Could you succeed in every aspect of your job using just a smartphone or tablet? One exec decided to try it for a year. Here's what he has learned.
No laptop. No desktop. No landline. Sometimes, not even a desk. Could you succeed at every aspect of your job using just a smartphone or a tablet? That’s what Benjamin Robbins set out to do this year when he decided to use just one device--in his case, a Samsung Galaxy Note "phablet"--for an entire year.
Six months into his work-life experiment, Robbins--co-founder of Palador, an enterprise mobility consulting firm based in Seattle--is happy to report he has made it this far without losing his sanity, his clients, or the device itself. “Doing this allows me to really speak to what’s possible when it comes to mobile,” he explains. “But I also wanted to consolidate to a single device on a personal level and see if it was possible to pull it off.”
The verdict? It's doable--with the right combination of accessories, apps, patience, and determination.
The Right Setup
Step One in going with a single device is figuring out the right mix of accessories you'll need to create an efficient workstation, whether you're working from home, an office, or the road. Robbins chose the Galaxy Note specifically for its “small tabletlike” size (5.3 inches), high resolution, and MHL capabilities for easy connectivity to HD monitors and other devices. Add a standard monitor and wireless keyboard, and Robbins is good to go.
“I’m still staring into a screen, still typing on a keyboard all day,” he said. “It’s like working on an older laptop. The resolution isn’t as good as I’d want it, but it’s functional.” Here's the inventory of Robbins's gear:
Samsung Galaxy Note
Standard and foldable wireless keyboards
Wireless mouse and travel mouse
Kickstand (for use as mini monitor)
The Right Apps
Of course, apps play a big role as well. Here's Robbins's lineup:
The combination of accessories and apps allows Robbins to work with the kind of fluidity that he had when using a PC. But making the switch required a certain adjustment period. Robbins compares it to learning a new language. It took him about a month, he says, to get phablet-fluent.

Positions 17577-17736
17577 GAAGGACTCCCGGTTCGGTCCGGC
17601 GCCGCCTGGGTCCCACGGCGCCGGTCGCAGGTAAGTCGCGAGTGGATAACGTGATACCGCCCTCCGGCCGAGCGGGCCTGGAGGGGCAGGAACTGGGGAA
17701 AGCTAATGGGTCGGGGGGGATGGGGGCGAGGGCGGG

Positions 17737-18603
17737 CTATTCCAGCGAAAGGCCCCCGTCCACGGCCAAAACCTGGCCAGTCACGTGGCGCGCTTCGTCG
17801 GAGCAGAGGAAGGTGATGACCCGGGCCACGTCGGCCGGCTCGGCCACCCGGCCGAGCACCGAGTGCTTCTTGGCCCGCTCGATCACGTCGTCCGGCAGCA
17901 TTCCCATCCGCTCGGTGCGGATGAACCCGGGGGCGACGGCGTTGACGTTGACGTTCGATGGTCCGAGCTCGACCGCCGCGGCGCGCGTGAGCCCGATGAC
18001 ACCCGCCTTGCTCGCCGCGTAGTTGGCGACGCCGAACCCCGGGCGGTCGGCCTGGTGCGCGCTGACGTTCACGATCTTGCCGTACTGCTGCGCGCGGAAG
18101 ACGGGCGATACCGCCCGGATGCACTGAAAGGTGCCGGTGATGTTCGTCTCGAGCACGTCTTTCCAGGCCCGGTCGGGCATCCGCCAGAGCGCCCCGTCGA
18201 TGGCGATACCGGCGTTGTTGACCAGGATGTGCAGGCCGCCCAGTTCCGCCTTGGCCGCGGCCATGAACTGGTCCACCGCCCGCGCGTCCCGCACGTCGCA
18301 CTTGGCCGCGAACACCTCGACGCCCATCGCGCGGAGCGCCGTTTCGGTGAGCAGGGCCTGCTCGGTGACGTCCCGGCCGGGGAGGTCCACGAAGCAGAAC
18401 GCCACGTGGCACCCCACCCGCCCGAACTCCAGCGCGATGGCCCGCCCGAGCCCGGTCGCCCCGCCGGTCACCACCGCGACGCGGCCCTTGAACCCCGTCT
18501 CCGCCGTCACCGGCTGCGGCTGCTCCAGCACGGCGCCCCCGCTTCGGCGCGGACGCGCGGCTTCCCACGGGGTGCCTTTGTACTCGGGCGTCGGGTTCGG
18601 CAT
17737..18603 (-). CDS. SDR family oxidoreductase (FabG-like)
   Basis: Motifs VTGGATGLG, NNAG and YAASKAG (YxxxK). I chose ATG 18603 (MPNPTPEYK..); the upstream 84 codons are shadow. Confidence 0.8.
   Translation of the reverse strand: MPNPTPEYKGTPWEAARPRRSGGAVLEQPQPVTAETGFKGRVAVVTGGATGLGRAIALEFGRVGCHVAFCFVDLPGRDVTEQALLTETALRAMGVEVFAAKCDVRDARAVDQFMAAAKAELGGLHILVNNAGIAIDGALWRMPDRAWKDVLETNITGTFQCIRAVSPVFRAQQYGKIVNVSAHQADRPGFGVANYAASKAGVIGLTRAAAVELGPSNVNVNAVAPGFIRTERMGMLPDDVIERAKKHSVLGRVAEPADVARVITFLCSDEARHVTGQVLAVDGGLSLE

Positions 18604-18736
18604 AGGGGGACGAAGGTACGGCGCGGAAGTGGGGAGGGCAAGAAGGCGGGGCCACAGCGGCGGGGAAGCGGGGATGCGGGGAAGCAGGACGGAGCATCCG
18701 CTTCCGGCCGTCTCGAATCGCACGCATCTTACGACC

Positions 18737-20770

Now, an "average" workday runs pretty smoothly. Robbins typically powers through three or so major tasks that he'll attend to throughout the day. First is Twitter. He does a significant amount of content setup and scheduling, monitoring activity, and making sure he's responding to followers. For this, HootSuite has worked well, except that the mobile setup doesn't allow you to edit scheduling once it's in place.
Next is writing and reviewing proposals. Robbins likes QuickOffice and uses this to draft blog posts. "I'm a terrible speller," he says, noting QuickOffice's spell-check capability. What's missing? Track changes. "In a collaborative, enterprise setting, that's a really handy thing to have," he said.
Lastly, he focuses on design work. Robbins uses DroidDia if he's working on specific designs himself, Mindjet to brainstorm and collaborate on ideas, and QuickOffice to write up or review design structures.
Of course, it’s not all fun and productivity. Robbins has had to wipe his device several times. When he upgraded to Android's 4.0 platform (Ice Cream Sandwich), it “totally screwed up my device.” Many features that were a given with a PC required a separate app. For instance, he installed QuickOffice specifically for its spell-check feature, as spell check isn't built-in.
“You can take care of things on the go, right away. I don’t have to wait to get clients things or to communicate to people,” Robbins says, noting that so many things require an extra step on a computer. Backing up, for example, is built in to mobile integration. "I've used Box frequently with clients. Every time they update things, I get a notification. It basically expands the concept of network file sharing and has made it native to mobile devices."
Skype's mobile app has similarly proven to be a great way to videoconference with clients. "Whenever you had to do a video call with a PC, you had to put on a goofy headset and make sure the levels were adjusted," he said. "The phone is already set up to do it--just turn the video on or off. It has so much more of a global reach."
All that said, going solo has its limits. Robbins admits that although he has Netflix on his Galaxy Note, he still watches movies with his wife and kids on the big screen at home.